First, a storm front
The Prom is not known for its calm conditions, especially as winter approaches. Severe lows increase in frequency at this time of year and things can get a bit lively. This was how the forecast looked last Sunday: a NW front, lots of red – never a good thing! If you click on the image below and zoom in you can just see the outline of the Prom in yellow and our anchorage down the bottom.
We weathered the storm at Waterloo Bay. We had dropped the pick in 7 m of water a few days earlier, laid out close to 100 meters of chain on Saturday night to ensure we stayed put. The wind blew at over 40 knots from 2am for 10 hours, and over 60 for two of these. It peaked at 69.8 knots (127 km/h) on Sunday morning. You know things are a bit extreme when you are feeling okay at 45 knots and positively relaxed at 30 knots! The crazy thing is that once you can see the boat is not budging in the huge gusts, you feel a little less anxious and just watch the fury! Thank god for a strong boat and great anchor! Here is how it looked:
Off to the Gippsland Lakes!
One storm is enough though! The time has come to leave this beautiful region, head for the shelter of the Gippsland Lakes and face the music of COVID-19 restrictions there.
We had a few days before the next front came, and thought we’d wait until the sea calmed down a bit before we set off. We left Waterloo Bay at 4pm on Monday and headed northeast along the Ninety Mile Beach for the 14 hour passage to The Lakes – one of our rare overnighters!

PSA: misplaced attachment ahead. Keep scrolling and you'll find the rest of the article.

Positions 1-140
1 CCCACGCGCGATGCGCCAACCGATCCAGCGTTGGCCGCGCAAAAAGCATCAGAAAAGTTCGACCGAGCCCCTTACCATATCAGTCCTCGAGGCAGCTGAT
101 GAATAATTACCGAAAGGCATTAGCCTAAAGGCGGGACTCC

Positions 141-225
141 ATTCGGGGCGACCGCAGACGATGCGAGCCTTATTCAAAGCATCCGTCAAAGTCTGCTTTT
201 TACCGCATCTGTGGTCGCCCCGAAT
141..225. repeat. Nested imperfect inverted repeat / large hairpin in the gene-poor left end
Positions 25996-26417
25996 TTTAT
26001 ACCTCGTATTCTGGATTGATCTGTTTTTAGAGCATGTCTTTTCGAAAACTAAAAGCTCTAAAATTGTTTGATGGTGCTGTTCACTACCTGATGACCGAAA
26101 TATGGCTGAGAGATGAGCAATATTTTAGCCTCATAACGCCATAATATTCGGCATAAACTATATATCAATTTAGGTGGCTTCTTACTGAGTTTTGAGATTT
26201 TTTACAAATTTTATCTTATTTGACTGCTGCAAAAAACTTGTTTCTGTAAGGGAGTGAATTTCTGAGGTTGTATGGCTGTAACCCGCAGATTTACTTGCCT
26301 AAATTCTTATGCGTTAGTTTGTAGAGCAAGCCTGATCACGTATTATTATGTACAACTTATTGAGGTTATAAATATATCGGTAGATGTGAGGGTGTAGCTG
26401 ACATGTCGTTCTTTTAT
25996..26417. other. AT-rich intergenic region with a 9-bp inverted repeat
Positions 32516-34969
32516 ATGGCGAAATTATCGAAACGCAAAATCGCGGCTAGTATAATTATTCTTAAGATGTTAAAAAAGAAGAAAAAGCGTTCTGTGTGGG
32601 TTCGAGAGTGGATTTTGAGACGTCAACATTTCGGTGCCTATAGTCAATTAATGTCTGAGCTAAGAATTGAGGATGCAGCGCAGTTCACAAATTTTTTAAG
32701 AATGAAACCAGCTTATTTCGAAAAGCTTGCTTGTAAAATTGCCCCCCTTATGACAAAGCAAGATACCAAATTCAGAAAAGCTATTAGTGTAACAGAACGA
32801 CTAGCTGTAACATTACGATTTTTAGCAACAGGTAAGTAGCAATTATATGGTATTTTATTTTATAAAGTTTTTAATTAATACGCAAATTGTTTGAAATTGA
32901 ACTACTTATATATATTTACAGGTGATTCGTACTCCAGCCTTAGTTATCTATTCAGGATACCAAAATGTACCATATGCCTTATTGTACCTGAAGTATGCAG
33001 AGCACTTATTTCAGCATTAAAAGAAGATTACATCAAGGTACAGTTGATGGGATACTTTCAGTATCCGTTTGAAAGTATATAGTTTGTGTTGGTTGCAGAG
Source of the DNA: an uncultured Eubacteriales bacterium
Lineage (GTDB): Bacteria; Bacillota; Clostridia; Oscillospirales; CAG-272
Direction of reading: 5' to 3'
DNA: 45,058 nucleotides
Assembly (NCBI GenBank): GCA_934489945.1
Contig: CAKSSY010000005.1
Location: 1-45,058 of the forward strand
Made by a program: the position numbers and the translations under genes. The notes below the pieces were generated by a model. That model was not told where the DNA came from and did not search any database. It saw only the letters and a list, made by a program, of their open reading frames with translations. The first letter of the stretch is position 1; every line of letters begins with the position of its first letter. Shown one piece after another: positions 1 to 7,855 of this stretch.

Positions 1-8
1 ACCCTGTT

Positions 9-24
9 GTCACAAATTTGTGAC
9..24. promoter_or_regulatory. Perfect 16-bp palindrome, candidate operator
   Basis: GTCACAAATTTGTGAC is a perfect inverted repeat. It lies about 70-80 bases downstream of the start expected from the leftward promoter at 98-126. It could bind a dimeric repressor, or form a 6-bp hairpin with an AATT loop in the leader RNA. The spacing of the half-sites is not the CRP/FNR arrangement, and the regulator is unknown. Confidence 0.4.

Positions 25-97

Overnighters have a way of focusing the mind as you sail your boat in the moonlit night. You are alone at the wheel for your watch, feeling the wind and speed, and reflect on your past adventures, on your life choices, on the turbulent last months and what life has thrown at us. There are moments of joy as Anui sails effortlessly, but also sadness, knowing this is the last passage for a while.
It was a very nice downwind run. We sailed all the way at a good pace under screecher, entered the Gippsland Lakes at first light and motored all the way to Paynesville some 15 miles back west. We did not see a soul. It was eerie being the only boat moving through the lakes. Here are a few images from the start of our passage before night came and our arrival at first light.
We are very lucky. We are tied up at a floating jetty, the only spot that we could fit in and was vacant. Gippsland Ports were very accommodating and granted us a permit to berth. It helps that they knew us front some 15 years of mooring our boats here! We have power and water, which means heating at night and hot showers on board, we can walk ashore for exercise and grocery shopping.
How long for?
We have hit the pause button on our sea wanderers’ ways. We are definitely in the Lakes till the end of April since Wade needs to attend to his medical follow ups. Beyond this, we are not sure what will happen. All recreational boating is banned in Victoria, and how this affects liveaboards like us wishing to leave is unclear. At this stage what is definite is that we cannot wander around the Lakes, anchor or pick up a public mooring. Where we are now is where Anui must stay. With the strategy for the management of COVID-19 evolving and rules changing daily about what we can and can’t do, about crossing state borders and about access to ports, we have to accept we have to wait to see how things develop and be prepared to spend several months here.
There are worse places to be stuck in though. We know many people here, we have had quite a few visitors at the jetty already and it feels more like a home coming than a stranding. The sad thing is that we were looking forward to show our friends the outside and inside of Anui, but at the moment we can’t invite them on board.
Have a good Easter everybody!
Be safe. Stay home. Eat chocolate.